The original article was published at CIO.com
The IoT platform market has been growing at a record pace. Just a couple of years ago, the market only counted a few early vendors that were starting to court enterprises and device manufacturers. Today, the IoT platform space is a hypercompetitive market encompassing a broad set of companies from telecommunication operators to platform as a service (PaaS) providers. However, for being such as fast-growing, emerging market, the enterprise IoT platform space hasn’t seen a large number of startups become relevant. Today, the bulk of the innovation in that arena appears to be coming from big corporate labs instead of garages.
IoT is challenging the traditional enterprise technology cycle
The patterns in the enterprise IoT platform sector certainly challenge the conventional wisdom of how fast-growing enterprise technology markets evolve. Traditionally, the initial wave of innovation and early adoption in an enterprise software market is driven by innovative startups that are able to move faster than the incumbents. As the market develops, incumbents enter the fray, relying heavily on acquisitions helping to consolidate the market. That wave of M&A activity is a clear sign of a mature enterprise software market that is approaching its peak. Subsequently, the market evolves into a phase dominated by the incumbents and a handful of startups that survived the M&A phase and became strong independent companies.
From every angle, the enterprise IoT platform space is challenging the traditional enterprise software market cycle. Almost since its inception, incumbents like GE, Microsoft, IBM and Amazon are leading the innovation in the enterprise IoT market. More importantly, despite a handful of early platform vendors like Xively or ThingWorx, the IoT platform market is lacking startups that can claim significant market share. Here’s a look at the factors contributing to the enterprise IoT market’s unique dynamics.
5 factors that are conspiring against enterprise IoT platform startups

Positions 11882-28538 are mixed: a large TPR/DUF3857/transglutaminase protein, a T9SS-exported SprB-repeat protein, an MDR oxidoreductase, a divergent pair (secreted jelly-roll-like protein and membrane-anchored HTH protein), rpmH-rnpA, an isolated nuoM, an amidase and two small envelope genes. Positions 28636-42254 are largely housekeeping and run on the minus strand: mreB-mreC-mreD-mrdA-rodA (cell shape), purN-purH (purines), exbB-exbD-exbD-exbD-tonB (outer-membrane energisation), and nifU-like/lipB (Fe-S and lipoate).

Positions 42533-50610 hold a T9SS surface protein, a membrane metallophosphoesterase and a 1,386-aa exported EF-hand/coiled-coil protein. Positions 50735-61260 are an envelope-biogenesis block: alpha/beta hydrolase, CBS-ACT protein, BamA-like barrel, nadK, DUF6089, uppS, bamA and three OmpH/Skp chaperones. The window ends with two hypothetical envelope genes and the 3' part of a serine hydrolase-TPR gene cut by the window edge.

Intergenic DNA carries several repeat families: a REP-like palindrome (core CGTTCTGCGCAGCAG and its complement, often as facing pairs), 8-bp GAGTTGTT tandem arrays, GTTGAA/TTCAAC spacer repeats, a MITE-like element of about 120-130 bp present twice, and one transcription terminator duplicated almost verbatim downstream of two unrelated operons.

Enterprise IoT systems require professional service
Enterprise IoT systems are incredibly complex and often involve integration with existing enterprise technologies and processes. Consequently, many enterprise IoT systems require a significant level of professional services in the form of consulting and implementation assistance. This factor is challenging for many startups that don’t have the resources to invest in large professional services groups or haven’t developed the sufficient number of strategic alliances with system integrators and IoT professional services firms.
Partnerships with device manufacturers are slow and challenging
Many industrial or enterprise IoT systems start with the goal of deploying specific types of hardware and sensors that can optimize enterprise business processes. In these scenarios, hardware manufacturers can be incredibly influential in recommending and selecting an enterprise IoT platform for the solution. This dynamic typically favors enterprise IoT incumbents like GE or IBM that have spent significant resources developing strong strategic alliances with device manufacturers and optimizing the interoperability of their platforms with those specific devices. IoT platform startups would have to devote precious resources to nurture relationships with smart device manufacturers so they are not at a disadvantage with the incumbents in the space.
Industry expertise is required